Computer Science Teacher
Computer Science Teacher - Thoughts and Information from Alfred Thompson

December, 2008

  • Computer Science Teacher - Thoughts and Information from Alfred Thompson

    Tetris for Small Basic

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    Talk about a great sample of the week – the Small Basic blog announces a version of the classic Tetris written in Small Basic. At a little over 500 lines of code (530ish) its a pretty cool and yet manageable game program. If you were thinking of writing a version of Tetris of your own in any language this may be one you want to look at for ideas. The code is all there. And if you were not sure how for the simplicity of Small basic could take you (or students) this may impress you. It did me.

    I’d love to hear what others think about this program and/or what they were inspired to do themselves after viewing it. And if nothing else, Tetris is always a great way to kill time until vacation ends. :-)

    Oh and make sure you have the latest 0.2  version of Small Basic (feature information here.)

  • Computer Science Teacher - Thoughts and Information from Alfred Thompson

    Software Modeling

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    So have you unpacked your Christmas gifts, eaten your fill of the holiday feast or perhaps you don’t celebrate Christmas and the whole Internet seems quiet and boring? Maybe you are looking to learn something new? Perhaps explore the idea of software modeling? Or maybe you have heard about Oslo – some new project from Microsoft? Or maybe you are just willing to spend some time watching a video? Well here is a cute time killer.

    I found this video of “the history of modeling” at Channel 8 last week. It’s cute even though it is part education and part advertizing. Either way it is an introduction to Microsoft’s new software modeling tool code-named Oslo. There is more information and other videos at http://modelsremixed.com/ if you are interested.

  • Computer Science Teacher - Thoughts and Information from Alfred Thompson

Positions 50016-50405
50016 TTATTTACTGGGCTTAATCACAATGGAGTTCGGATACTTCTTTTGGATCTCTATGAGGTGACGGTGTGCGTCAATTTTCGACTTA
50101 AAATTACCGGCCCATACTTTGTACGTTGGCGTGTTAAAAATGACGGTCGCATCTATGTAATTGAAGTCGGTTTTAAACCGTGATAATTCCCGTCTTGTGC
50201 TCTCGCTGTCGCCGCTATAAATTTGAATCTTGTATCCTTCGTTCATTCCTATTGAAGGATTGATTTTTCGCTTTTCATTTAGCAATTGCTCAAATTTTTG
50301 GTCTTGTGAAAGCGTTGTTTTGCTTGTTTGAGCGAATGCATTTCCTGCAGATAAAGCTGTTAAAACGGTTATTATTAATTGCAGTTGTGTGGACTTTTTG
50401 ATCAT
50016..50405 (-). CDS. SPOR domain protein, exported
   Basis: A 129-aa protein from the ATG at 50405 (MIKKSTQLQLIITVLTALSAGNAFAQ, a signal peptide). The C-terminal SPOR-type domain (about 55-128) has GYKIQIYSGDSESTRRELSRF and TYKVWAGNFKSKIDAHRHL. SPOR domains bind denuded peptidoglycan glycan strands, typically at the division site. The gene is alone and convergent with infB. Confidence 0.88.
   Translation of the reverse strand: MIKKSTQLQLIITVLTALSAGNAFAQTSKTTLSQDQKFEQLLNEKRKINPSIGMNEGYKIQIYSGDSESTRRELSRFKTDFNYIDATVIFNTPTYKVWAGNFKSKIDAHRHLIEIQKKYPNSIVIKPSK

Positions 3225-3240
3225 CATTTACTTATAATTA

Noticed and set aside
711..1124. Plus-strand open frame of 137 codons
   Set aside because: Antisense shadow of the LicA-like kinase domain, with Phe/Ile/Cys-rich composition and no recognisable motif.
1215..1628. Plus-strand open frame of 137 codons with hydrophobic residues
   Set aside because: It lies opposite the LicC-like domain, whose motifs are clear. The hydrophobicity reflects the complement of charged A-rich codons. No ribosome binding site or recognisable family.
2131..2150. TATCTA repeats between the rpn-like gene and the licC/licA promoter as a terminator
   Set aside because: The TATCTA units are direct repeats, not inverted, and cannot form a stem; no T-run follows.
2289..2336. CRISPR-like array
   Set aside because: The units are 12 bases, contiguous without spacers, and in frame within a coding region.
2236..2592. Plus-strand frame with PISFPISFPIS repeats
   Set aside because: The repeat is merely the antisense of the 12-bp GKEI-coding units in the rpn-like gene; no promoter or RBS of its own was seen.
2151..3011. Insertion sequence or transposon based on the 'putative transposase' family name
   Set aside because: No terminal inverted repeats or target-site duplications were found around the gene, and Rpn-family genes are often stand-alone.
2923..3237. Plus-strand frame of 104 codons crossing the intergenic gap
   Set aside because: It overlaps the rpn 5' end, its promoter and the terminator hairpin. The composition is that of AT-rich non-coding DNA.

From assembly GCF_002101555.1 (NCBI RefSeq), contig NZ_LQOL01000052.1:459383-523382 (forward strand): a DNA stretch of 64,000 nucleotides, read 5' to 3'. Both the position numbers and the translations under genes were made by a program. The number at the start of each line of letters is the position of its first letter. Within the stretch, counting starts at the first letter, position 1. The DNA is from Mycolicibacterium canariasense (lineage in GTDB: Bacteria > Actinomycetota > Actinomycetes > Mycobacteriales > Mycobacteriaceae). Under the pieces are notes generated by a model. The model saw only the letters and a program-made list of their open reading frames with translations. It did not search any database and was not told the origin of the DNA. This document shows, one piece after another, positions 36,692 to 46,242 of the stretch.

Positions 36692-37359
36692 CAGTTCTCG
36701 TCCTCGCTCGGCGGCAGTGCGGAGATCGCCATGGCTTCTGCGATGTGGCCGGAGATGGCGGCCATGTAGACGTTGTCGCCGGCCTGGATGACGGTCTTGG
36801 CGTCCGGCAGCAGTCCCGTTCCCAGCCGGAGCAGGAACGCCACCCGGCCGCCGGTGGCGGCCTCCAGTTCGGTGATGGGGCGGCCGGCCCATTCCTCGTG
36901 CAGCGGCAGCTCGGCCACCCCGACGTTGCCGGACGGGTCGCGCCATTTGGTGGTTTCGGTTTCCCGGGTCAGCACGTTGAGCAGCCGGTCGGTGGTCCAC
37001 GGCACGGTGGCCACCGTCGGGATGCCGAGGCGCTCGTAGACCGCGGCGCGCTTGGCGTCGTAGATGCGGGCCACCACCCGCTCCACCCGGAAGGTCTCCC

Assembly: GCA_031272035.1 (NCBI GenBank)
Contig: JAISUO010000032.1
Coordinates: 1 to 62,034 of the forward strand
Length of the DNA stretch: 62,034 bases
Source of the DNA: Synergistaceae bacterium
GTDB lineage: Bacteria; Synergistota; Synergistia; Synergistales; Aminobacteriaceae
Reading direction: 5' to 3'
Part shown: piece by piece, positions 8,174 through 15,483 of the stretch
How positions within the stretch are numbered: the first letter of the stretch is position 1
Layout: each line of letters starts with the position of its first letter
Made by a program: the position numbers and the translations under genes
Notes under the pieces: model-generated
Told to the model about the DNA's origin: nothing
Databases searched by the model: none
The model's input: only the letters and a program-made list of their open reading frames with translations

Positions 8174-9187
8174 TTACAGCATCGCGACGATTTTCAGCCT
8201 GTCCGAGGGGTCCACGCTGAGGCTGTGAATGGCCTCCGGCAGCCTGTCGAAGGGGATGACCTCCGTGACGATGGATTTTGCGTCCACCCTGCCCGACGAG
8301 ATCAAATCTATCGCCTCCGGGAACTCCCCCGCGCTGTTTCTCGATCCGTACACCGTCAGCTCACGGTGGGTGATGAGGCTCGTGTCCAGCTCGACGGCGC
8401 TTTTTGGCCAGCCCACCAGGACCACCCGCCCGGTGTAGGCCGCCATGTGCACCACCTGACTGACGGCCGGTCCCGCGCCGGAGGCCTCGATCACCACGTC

Students Need Internet-Safety Education

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    According to this article (Sending racy photos is common among teens) in eSchool News, some 22% of teenage girls and 11% of girls 13-16 send nude or semi-nude pictures of themselves to others. Some 18% of boys are sending similar pictures of themselves as well. One third of teen boys and one quarter of teen girls report having pictures of others that were shared with them that were not originally meant for their eyes. These pictures are being passed via cell phone and the Internet via posts or email or IM. I don’t know about you but this is a different world than I grew up in. And it is having an impact on kids.

    These kids do not realize that most of these pictures are technically “kiddie porn” and that creating or even having one of these images could be considered a felony! Just think about that a second. There are other risks as well. Talk about communicating a message that one is “available” or “easy.” A lot of these images are going to people students do not know face to face or in-person.  Who knows were some of these images end up? Some of them are bound to come back to haunt these kids in the future.

    The article gives some messages that should be communicated to parents and students.

    For parents, the initiative recommends:

    1. Talking to kids about what they are doing in cyberspace.
    2. Knowing who kids are communicating with.
    3. Considering limitations on electronic communication.
    4. Being aware of what teens are posting publicly.
    5. Setting expectations.

    For teens:

    1. Don't assume anything you send or post is going to remain private.
    2. There is no changing your mind in cyberspace--anything you send or post will never truly go away.
    3. Don't give in to the pressure to do something that makes you uncomfortable, even in cyberspace.
    4. Consider the recipient's reaction.
    5. Nothing is truly anonymous.

    These are messages that should be taught in schools though. They should be reinforced regularly because too many people just don’t understand what they are doing and how it could effect them in the future.

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